TV naturalist Nick Baker is backing a gin which helps a rare beetle

PUBLISHED: 16:43 02 November 2020

Dartmoor naturalist Nick Baker has teamed up with Papillon to create a new gin Photo: Simon Horn

Dartmoor naturalist Nick Baker has teamed up with Papillon to create a new gin Photo: Simon Horn

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Slice of profits from new spirit will go to protect rediscovered Dartmoor creature

The company was named Papillon for the Pearl Bordered Fritillary, an endangered butterfly resident on Dartmoor Photo: Annie RenwickThe company was named Papillon for the Pearl Bordered Fritillary, an endangered butterfly resident on Dartmoor Photo: Annie Renwick

Moretonhampstead, the busy working town within the National Park, is home to Papillon Dartmoor Distillery. Owners, Claire and Adam Hyne, wanted to run a business in their home town which reflected the unique landscapes and flavours of the moor.

Having been a master thatcher for 30 years, Adam is keen to grow the business so he no longer has to be on a roof in the rain, wind and snow! Through her previous role at the National Lottery Heritage Fund, Claire came into contact with many interesting natural heritage projects on Dartmoor and chose a local butterfly conservation one to focus the business on.

Named Papillon for the Pearl Bordered Fritillary, an endangered butterfly resident on Dartmoor, 1% from all bottle sales are donated to the project to help protect these important butterflies. These Fritillaries feed on wild violets and one of the botanicals in Papillon Gin is locally grown Devon violets. As well as donating to the project, Claire volunteers and is often seen out surveying in the summer months.

Nick Baker  chose the Blue Ground Beetle (Carabus Intricatus) as the inspiration for the new gin. Photo: Nicholas J.R. WhiteNick Baker chose the Blue Ground Beetle (Carabus Intricatus) as the inspiration for the new gin. Photo: Nicholas J.R. White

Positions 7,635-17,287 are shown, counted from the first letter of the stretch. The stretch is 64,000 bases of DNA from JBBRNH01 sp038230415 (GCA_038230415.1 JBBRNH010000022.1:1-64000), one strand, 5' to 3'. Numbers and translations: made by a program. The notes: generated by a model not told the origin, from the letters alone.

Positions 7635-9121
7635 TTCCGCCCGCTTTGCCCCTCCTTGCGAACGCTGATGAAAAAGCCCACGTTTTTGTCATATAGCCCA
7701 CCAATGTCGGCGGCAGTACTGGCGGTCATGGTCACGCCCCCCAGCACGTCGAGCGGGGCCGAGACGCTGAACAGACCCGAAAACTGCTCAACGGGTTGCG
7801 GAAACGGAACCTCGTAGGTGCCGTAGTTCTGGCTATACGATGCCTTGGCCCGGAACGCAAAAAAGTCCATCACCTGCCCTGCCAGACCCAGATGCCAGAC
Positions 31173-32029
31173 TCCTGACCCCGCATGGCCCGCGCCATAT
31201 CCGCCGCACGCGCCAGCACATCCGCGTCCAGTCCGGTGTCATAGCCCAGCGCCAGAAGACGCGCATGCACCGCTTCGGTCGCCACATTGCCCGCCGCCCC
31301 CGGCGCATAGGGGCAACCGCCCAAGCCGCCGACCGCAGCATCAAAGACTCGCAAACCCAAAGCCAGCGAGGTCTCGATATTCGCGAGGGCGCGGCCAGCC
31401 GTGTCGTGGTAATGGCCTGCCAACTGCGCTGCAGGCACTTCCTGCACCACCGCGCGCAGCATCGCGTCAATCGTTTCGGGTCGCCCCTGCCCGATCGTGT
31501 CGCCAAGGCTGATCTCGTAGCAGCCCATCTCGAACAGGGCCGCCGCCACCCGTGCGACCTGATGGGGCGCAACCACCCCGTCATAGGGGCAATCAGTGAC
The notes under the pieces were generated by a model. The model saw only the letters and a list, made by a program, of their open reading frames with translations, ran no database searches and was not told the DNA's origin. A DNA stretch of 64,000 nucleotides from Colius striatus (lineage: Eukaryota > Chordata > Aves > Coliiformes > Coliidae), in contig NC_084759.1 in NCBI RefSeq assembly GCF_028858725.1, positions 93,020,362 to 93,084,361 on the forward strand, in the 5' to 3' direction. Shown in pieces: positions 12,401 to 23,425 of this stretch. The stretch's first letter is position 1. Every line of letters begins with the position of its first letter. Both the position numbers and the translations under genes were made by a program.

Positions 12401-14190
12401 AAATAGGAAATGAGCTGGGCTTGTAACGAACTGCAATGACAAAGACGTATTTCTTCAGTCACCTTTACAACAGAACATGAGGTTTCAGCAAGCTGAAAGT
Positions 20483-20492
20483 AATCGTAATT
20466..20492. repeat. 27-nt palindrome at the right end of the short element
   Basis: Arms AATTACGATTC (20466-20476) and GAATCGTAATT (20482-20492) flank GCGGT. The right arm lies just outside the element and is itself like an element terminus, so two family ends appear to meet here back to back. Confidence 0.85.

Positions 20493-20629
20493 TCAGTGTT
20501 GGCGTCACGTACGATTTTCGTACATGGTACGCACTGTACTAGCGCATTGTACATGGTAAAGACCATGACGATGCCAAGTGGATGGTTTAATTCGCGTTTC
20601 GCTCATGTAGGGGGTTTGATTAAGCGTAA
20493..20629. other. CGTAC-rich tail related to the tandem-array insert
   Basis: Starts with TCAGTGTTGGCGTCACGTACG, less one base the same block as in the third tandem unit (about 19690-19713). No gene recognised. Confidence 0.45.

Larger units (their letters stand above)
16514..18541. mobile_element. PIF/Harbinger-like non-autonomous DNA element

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Conservation is at the heart of this Dartmoor business so it is no surprise they have teamed up with Dartmoor naturalist Nick Baker to create a new gin. When asked to pick a significant Dartmoor species to focus the new gin on, Nick chose the Blue Ground Beetle (Carabus Intricatus). Thought to be extinct, this rare beetle was rediscovered on Dartmoor in 1985. It seems to be confined to a few ancient woodlands where it nestles in the damp moss during the day and comes out at night to prey upon unsuspecting slugs.

Not content with just reading about the beetle, Claire and Adam joined Nick one night to explore a local woodland with John Walters, the Blue Ground Beetle expert, to seek out this elusive bug. They were lucky enough to spot a few.

Thought to be extinct, the Blue Ground Beetle was rediscovered on Dartmoor in 1985. Photo: Nick BakerThought to be extinct, the Blue Ground Beetle was rediscovered on Dartmoor in 1985. Photo: Nick Baker

Woodland flavours feature in this new gin, named Carabus in honour of this special beetle. Alongside the usual gin botanicals it is distilled with rowan and hawthorn berries, nettles, wood sorrel and hazelnuts.

Papillon Dartmoor Distillery has now teamed up with Buglife, the charity that supports invertebrates, and £2 from every bottle of Carabus sold will be donated towards a project helping the Blue Ground Beetle.

BLUE GROUND BEETLE FACTS

Adult beetles can be 3cm long.

It has large protruding jaws so it can capture slugs and suck out their insides!

Long wiry limbs help it climb up trees to find its prey.

It is estimated that Dartmoor represents over 80% of the Blue Ground Beetle population in the UK.

First discovered in 1811, it was soon presumed extinct. Rewards were offered by collectors for a specimen. One disappointed bounty hunter was only offered a fraction of the reward in 1856, due to missing legs on the beetle. The species then disappeared until rediscovered on Dartmoor in 1985.

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